Picking Stocks at 52 Week Low: What You Should KnowSeptember 6, 2018
It has been proven over the years that value-oriented strategies beat the market over a longer time horizon. These strategies include, but are not limited to, selecting stocks based upon low ratios of price to book, price to earnings, price to cash flow and price to sales.
Price to Book
Price to book ratio (P/B) reflects the value that the market attaches to the company’s shares relative to its book value of equity. It is typically above 1. Should the P/B fall below 1, it could mean that the company is undervalued but it could also mean that the company is facing financial distress. In actual fact, to put it more accurately, P/B gives us an idea as to whether you are paying too much for what would be left if the company went bankrupt immediately. It is more suitable to be used for companies with mostly liquid assets such as financial firms as compared to firms with a lot of intangible assets such as information technology companies which are “patent intensive”.
In my opinion, I would prefer firms with a P/B greater than 1 as it tells me that there is market value added. It is unavoidable for strong companies to sell at a premium though it might be said that there will be greater opportunity to find bargains in the small cap arena (market capitalisation of US$1billion to US$3 billion) because they are more lightly analyzed and more likely to be mispriced.
Price to Earnings
Another valuation multiple that I would prefer is price to earnings (P/E). P/E reflects the value investors are willing to pay per dollar of earnings. A high P/E suggests that investors are expecting higher earnings growth in the future as compared to companies with low P/E. However, a low P/E could mean that the stock is undervalued. The definition of what is high and low is relative to the industry. And the company’s P/E has to be compared to its industry’s average.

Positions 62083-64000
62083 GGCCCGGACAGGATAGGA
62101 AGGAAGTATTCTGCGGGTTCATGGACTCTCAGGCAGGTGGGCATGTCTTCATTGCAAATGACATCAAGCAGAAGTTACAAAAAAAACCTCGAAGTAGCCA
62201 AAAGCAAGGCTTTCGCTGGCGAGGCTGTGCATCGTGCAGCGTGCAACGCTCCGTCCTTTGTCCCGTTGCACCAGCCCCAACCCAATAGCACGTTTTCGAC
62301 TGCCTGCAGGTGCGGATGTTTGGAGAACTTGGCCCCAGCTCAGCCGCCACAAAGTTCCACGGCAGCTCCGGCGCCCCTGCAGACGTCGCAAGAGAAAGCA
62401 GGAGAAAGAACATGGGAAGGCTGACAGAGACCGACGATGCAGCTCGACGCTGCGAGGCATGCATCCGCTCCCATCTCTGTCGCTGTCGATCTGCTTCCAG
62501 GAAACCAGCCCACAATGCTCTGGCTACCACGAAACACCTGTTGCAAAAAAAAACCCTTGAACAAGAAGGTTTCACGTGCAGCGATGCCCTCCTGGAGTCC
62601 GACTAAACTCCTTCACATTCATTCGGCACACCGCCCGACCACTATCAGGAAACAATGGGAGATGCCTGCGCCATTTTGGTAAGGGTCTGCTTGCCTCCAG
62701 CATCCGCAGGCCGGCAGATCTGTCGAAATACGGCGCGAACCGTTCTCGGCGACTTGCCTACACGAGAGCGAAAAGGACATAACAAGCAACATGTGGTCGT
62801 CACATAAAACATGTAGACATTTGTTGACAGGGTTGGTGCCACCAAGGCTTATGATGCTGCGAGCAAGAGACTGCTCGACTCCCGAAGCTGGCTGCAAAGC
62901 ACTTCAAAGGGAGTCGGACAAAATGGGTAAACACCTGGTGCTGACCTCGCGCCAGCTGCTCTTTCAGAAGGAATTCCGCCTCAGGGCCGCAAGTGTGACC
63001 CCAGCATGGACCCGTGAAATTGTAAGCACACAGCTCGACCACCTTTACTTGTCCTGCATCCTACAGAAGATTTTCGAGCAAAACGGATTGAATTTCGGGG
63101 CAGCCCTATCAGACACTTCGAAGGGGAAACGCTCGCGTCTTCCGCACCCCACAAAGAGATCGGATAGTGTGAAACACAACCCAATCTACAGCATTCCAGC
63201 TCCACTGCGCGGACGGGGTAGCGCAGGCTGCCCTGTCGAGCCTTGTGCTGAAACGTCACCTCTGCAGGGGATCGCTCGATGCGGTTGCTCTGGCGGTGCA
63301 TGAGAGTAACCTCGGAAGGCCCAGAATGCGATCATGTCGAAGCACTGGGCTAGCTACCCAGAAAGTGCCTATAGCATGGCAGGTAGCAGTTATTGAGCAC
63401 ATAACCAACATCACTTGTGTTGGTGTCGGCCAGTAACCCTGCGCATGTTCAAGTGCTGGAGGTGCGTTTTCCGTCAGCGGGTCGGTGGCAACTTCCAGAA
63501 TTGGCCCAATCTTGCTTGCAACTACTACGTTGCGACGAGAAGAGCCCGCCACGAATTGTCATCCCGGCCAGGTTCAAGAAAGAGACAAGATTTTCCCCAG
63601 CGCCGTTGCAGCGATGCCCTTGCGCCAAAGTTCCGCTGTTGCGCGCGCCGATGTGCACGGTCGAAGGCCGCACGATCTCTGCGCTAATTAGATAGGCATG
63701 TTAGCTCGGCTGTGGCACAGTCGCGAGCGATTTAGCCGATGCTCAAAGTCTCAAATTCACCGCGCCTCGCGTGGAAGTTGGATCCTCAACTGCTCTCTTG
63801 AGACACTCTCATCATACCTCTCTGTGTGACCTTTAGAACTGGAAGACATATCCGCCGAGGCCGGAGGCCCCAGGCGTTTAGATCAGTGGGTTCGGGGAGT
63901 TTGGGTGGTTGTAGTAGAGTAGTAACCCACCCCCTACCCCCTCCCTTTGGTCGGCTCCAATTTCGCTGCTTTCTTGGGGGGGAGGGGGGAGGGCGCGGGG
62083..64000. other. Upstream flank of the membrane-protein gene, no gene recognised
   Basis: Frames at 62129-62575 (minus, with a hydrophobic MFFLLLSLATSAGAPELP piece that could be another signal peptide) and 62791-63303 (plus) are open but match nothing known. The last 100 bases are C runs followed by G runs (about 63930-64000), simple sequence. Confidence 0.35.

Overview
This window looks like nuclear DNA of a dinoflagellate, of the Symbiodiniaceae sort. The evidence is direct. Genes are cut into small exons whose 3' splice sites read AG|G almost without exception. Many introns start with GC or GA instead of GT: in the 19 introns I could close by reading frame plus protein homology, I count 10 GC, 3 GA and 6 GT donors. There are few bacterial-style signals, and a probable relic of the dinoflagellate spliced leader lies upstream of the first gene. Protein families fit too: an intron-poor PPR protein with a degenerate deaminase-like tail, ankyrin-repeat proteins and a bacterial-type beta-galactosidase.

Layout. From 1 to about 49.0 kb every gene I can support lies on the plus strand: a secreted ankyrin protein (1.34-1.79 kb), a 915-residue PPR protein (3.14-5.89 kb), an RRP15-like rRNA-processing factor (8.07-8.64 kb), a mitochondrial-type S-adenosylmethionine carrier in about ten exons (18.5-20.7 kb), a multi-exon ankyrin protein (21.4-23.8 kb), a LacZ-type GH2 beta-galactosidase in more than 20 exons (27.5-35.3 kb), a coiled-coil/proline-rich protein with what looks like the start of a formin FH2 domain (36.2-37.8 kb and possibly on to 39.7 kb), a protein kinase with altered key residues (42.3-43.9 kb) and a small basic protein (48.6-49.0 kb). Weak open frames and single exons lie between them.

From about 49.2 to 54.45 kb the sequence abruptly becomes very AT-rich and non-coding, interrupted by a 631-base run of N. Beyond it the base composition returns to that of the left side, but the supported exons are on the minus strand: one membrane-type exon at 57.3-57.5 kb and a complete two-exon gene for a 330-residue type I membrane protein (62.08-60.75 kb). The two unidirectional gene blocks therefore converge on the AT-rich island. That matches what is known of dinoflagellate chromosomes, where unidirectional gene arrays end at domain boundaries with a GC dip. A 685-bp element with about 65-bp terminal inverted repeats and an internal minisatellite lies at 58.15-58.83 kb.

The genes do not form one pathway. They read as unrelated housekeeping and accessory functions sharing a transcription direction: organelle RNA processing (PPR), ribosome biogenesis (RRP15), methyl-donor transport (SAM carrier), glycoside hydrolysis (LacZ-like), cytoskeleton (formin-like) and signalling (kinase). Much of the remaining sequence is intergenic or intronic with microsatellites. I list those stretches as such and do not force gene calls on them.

A simple approach that I would like to take in value investing would be to look at billion dollar cap companies that are able to generate a strong Return on Equity (ROE) for shareholders of above 10% and still be able to have a lower P/E compared to its industry’s peers. ROE reflects the amount the company is able to generate per dollar invested by its common shareholders – the greater the ROE, the more profitable the company is. Thus, a high ROE and a low P/E as compared to its peers would mean that the company is of quality and is likely undervalued at this present moment.
We would advise clients who are choosing to pick stocks at the 52 week low to use technical analysis to confirm their entry timing. An effective technical indicator that I use would be the stochastic oscillator. It is a technical momentum indicator that compares a security’s closing price to its price range over a period of time. The crossover of the fast line over the slow line at the 80 and 20 mark serves as a confirmation of an overbought and oversold condition respectively. At the price of a 52 week low, should there be a crossover of the fast line and slow line at the 20 mark, it indicates an oversold condition and you can consider entering.
In conclusion, given the volatility of the current market, we would encourage using a dollar cost averaging strategy when investing. This means that instead of investing a lump sum, you can avoid timing the market by investing the same dollar amount in the same counter over a period of time. For instance, investing an amount of S$1000 every month into a specific counter at the then current price, so you can buy into a greater number of shares when price declines and a lower number of shares when price increases. It eliminates emotion in trading amidst market unpredictability.
About the author
Phoebe Yeo Jia Ying
Phillip Securities Pte Ltd
Phoebe currently manages a portfolio of over 10,000 trading accounts and is part of the POEMS Dealing Team. She holds a Bachelor of business degree from Singapore Management University with a major in Finance and Strategic Management. She is proficient in stock trading using a mixture of both Technical and Fundamental Analysis.